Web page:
I just read this post from Mike Clark. Now, I agree with some of what he says. It’s true that it is a whole lot easier to remember terms you were searching for than a URL. Words and concepts are just plain easier to remember than strings where the slightest mistype will give you a 404 error. That’s why we use DNS rather than just typing in IP addresses everywhere. However, IP addresses work almost all the time, even when the DNS server is down or misconfigured. If I know the IP address of a mail server, then I can still check my email even when I can’t resolve its domain name.

This is true of the search engine/URL dichotomy as well. Have you noticed the size of the uproar when Google changes PageRank? Every time a search engine changes its ranking algorithms, it will throw into havoc any sites you’ve memorized via search terms. And search engines change their systems more often than DNS goes down. But cool URIs [URLs] don’t change.

Another issue is that when it’s so easy to search vast amounts of information, you don’t end up looking anywhere else. This rant, which circulated a few months ago, highlights that issue. It’s almost like, if you can’t find something online, you can’t be bothered to find out about it. I do it myself. Even results of search engine queries don’t get fully explored. How often have you viewed anything other than the first page at google?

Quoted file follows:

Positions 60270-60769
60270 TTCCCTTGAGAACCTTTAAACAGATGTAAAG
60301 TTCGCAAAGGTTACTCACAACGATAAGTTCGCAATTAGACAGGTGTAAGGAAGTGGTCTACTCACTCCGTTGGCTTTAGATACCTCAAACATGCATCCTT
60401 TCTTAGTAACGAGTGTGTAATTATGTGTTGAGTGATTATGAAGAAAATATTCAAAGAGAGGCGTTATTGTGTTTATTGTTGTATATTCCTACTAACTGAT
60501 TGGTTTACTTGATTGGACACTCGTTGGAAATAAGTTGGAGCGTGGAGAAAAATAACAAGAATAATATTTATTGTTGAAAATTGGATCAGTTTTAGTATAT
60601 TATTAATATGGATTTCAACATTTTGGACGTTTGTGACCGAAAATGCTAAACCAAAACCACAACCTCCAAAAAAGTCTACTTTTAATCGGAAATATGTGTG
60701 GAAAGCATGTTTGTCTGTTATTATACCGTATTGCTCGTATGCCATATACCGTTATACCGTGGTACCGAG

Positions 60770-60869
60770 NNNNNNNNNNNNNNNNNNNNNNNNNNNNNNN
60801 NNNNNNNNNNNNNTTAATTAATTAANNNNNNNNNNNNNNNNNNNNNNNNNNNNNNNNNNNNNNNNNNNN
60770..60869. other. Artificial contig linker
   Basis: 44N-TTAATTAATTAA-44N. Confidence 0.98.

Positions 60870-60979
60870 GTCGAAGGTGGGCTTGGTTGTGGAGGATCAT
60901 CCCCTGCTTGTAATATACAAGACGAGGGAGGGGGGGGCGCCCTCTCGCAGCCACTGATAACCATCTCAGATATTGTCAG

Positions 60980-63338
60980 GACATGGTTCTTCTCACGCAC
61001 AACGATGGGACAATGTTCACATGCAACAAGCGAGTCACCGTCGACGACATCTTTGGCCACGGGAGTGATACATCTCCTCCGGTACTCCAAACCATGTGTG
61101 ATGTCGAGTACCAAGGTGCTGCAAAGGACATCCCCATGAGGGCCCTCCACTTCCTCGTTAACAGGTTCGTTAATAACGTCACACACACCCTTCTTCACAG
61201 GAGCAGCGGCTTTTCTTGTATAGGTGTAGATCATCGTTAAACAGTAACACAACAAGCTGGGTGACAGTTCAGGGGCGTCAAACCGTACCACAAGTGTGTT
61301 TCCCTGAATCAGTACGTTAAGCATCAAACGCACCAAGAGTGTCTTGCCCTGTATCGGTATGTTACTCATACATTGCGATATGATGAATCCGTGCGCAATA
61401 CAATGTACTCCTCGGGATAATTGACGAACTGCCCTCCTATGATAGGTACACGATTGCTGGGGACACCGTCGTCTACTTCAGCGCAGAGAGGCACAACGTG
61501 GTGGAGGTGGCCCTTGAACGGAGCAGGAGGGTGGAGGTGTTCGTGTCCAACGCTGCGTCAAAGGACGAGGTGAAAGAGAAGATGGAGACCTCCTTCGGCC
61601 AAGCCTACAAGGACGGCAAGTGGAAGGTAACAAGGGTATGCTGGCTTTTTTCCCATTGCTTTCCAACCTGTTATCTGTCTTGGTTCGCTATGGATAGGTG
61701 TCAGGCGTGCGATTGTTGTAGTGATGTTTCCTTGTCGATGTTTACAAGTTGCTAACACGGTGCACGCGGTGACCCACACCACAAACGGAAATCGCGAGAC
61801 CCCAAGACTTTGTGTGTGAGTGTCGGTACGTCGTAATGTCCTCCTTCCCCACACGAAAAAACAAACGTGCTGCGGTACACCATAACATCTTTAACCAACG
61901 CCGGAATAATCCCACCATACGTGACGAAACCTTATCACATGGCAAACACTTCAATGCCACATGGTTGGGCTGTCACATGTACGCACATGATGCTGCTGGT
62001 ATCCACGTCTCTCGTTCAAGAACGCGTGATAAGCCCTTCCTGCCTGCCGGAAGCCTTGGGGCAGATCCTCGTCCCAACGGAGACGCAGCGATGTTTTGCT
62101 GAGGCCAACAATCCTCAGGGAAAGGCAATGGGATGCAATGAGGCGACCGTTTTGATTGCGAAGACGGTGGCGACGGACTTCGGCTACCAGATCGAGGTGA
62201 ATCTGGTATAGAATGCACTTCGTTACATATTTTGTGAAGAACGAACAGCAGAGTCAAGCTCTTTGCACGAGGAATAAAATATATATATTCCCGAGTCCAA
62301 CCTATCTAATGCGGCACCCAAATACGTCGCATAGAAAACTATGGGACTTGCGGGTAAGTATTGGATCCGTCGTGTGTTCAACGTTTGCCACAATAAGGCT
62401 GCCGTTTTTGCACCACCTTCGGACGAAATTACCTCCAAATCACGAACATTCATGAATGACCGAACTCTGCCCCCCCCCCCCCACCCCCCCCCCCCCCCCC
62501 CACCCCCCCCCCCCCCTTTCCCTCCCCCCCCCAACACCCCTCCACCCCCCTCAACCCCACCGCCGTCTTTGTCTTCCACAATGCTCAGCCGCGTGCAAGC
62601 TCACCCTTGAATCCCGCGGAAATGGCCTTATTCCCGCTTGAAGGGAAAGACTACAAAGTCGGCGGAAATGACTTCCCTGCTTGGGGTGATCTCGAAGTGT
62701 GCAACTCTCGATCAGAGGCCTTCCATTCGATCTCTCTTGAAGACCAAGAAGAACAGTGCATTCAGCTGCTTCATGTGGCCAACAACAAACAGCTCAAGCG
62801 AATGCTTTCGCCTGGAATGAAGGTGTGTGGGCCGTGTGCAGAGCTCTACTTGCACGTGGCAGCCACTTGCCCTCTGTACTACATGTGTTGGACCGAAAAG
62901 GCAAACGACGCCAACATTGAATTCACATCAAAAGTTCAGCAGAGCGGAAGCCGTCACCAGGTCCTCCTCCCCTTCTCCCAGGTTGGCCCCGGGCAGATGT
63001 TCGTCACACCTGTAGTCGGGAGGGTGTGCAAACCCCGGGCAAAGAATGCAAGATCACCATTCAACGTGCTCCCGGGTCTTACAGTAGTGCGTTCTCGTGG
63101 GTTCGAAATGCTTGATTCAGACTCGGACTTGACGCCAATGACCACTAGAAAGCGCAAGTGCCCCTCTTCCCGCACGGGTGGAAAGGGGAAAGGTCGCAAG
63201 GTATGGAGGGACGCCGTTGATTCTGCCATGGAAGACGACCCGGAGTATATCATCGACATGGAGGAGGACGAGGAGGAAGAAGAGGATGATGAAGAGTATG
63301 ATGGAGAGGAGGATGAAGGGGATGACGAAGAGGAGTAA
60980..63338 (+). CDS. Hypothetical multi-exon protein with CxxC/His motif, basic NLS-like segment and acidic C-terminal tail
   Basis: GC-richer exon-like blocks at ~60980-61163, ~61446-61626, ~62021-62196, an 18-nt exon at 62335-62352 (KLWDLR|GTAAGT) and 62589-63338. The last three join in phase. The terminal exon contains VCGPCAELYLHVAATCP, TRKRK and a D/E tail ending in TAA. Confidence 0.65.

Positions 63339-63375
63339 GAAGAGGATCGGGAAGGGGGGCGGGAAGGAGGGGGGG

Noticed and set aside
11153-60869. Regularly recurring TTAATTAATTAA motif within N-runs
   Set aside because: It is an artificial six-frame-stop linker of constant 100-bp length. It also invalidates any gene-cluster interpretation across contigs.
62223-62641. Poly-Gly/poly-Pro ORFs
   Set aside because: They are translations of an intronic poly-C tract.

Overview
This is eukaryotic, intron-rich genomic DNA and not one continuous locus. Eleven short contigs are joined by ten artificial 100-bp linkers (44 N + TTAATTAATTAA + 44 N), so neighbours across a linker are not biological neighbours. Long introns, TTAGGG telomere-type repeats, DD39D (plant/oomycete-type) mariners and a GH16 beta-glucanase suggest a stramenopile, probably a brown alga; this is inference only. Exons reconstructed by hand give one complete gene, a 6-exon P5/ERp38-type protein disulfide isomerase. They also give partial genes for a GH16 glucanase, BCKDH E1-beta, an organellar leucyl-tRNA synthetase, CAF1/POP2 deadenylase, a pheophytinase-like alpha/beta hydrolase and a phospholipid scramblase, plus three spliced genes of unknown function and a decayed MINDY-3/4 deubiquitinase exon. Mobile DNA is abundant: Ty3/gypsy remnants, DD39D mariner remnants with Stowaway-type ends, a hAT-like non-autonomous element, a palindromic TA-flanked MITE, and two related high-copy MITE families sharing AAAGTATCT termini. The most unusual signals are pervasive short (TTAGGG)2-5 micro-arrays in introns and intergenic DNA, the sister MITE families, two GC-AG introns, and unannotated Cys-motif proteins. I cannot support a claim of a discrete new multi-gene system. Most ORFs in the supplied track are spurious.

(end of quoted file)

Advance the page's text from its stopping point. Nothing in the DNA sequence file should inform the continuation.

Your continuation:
I understand the power and love of search engines, but folks, including myself, need to be sure to understand the implications of using them as shorthand for permanent links and/or shortcuts for true research.


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